In Director of Property Valuation v. Golden Plains Express, Inc., 13 Kan.App.2d 48, 49, 760 P.2d 1227 (1988), this court stated: "Legislative intent is to be determined from a consideration of the entire act, and effect must be given, if possible, to the entire act and every part thereof."Summary of this case from Nicklin v. Harper
Syllabus by the Court
2. The dormant judgment statute, K.S.A.1987 Supp. 60-2403, is a statute of limitations.
3. Rules of statutory construction are stated and applied.
4. The language of K.S.A. 79-6a15 is adequately specific to trigger the application of the dormant judgment statute, K.S.A.1987 Supp. 60-2403, to motor carrier tax warrants filed pursuant to K.S.A. 79-6a11.
William E. Waters, of Kansas Dept. of Revenue, Topeka, for appellant.
W. Boyd Evans, Wichita, for appellee.
Before ELLIOTT, P.J., BRAZIL, J., and NELSON E. TOBUREN, District Judge, assigned.
ELLIOTT, Presiding Judge:
The Director of Property Valuation, Department of Revenue, (Director) appeals the trial court's order barring the collection of a motor carrier tax warrant entered against Golden Plains Express, Inc., (Golden Plains) as being time barred by K.S.A.1987 Supp. 60-2403, the dormant judgment statute.
In June 1980, the Director filed a tax warrant against Golden Plains for delinquent motor carrier taxes; the warrant was filed in district court pursuant to K.S.A. 79-6a11. In January 1988, more than seven years later, Golden Plains requested the district court to declare the judgment dormant and uncollectible. The trial court granted the motion, invalidating the lien and tax warrant.
In general, statutes of limitation do not run against the State unless specifically provided by statute. Riggan v. Director of Revenue, 203 Kan. 129, Syl. p 1, 453 P.2d 52 (1969). The dormant judgment statute, K.S.A.1987 Supp. 60-2403, is a statute of limitations.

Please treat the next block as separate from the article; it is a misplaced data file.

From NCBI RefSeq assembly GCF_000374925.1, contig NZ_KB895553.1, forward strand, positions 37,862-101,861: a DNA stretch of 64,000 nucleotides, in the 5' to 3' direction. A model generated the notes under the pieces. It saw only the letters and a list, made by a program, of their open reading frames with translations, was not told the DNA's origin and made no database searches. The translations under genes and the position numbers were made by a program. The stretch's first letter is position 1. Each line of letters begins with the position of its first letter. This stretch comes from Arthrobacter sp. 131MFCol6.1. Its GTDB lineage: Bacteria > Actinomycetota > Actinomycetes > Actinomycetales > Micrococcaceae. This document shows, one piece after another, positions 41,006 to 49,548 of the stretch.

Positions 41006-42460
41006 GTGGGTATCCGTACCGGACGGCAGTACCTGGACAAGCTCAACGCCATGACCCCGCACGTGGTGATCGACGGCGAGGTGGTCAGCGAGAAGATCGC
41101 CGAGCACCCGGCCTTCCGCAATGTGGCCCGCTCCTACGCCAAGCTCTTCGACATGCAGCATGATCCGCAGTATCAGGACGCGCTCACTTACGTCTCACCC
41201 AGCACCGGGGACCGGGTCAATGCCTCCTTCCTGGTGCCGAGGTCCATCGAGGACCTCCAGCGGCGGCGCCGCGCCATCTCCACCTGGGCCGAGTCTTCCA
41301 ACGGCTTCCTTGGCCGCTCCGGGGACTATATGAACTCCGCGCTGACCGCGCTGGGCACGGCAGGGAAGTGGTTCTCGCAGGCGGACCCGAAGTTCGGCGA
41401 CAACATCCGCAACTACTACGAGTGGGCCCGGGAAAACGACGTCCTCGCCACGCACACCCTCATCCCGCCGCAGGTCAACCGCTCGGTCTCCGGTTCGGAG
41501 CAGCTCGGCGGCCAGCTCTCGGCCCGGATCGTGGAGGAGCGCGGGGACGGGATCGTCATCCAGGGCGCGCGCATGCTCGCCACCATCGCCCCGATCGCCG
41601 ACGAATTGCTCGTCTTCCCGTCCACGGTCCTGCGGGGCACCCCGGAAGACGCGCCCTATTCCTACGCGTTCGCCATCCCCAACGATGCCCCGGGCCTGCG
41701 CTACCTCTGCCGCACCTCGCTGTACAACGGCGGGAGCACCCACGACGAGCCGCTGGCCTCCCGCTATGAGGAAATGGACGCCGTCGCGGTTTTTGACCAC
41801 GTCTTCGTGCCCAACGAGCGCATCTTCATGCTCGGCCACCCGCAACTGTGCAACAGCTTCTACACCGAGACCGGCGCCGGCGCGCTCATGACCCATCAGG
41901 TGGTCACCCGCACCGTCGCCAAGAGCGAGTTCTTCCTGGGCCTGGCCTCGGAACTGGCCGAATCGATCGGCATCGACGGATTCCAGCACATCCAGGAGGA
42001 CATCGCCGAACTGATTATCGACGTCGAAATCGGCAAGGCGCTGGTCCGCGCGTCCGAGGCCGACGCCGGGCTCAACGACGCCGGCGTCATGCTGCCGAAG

In the present case, the Director argues that K.S.A. 79-6a11 contains no indication of a legislative intent that a statute of limitations run against the State and that K.S.A. 79-6a15 is not specific enough to trigger application of the dormant judgment statute. We disagree and accordingly affirm.
The Director's heavy reliance on Riggan is misplaced. Riggan involved a sales tax warrant filed with a district court under what is now K.S.A. 79-3617. More than seven years later, a second sales tax warrant was issued. The court held the second warrant was not barred by 60-2403. The court reasoned that the filing of the tax warrant does not amount to a judgment rendered by a court of record. 203 Kan. at 135, 453 P.2d 52. Further, 79-3617 granted the Director the right to file a second or "alias" warrant "at any time." 203 Kan. at 134-35, 453 P.2d 52. This additional right, held the Riggan court, expressed the legislature's intent that the Director's rights were not limited by 60-2403. 203 Kan. at 134-35, 453 P.2d 52.
In contrast, the motor carrier statute, K.S.A. 79-6a11, does not grant the Director the expansive right to issue alias warrants "at any time." Further, K.S.A. 79-6a11 cannot be read in isolation. Legislative intent is to be determined from a consideration of the entire act, and effect must be given, if possible, to the entire act and every part thereof. Harris Enterprises, Inc. v. Moore, 241 Kan. 59, 734 P.2d 1083 (1987).
K.S.A. 79-6a13 grants authority for the Director to remove any account from the receivables file which is determined to be uncollectible under the provisions of K.S.A. 79-6a15. K.S.A. 79-6a15(b) provides for the abatement of motor carrier tax liabilities where collection "is barred by a statute of limitations."
The sales tax statute involved in Riggan did not contain such a provision. Simply put, the inclusion of K.S.A. 79-6a15(b) indicates that the legislature intended a period of limitations to apply in the motor carrier tax warrant area.
The Director argues that the legislature's failure to include more specific dormant judgment language in the motor carrier statute, such as found in the personal property tax area (K.S.A.1987 Supp. 79-2101), is a clear sign that the legislature did not intend for the dormant judgment statute to apply to the instant situation. But, of equal logic is the statement that the legislature would not need to amend K.S.A. 79-6a11 if it felt K.S.A. 79-6a15(b) accomplished the same result.
Reading the motor carrier tax statutes together, the legislature intended that a statute of limitations act to abate stale tax warrants. It seems to us that K.S.A. 79-6a15 is adequately specific to trigger application of the dormant judgment statute to the facts here presented.
The judgment is affirmed.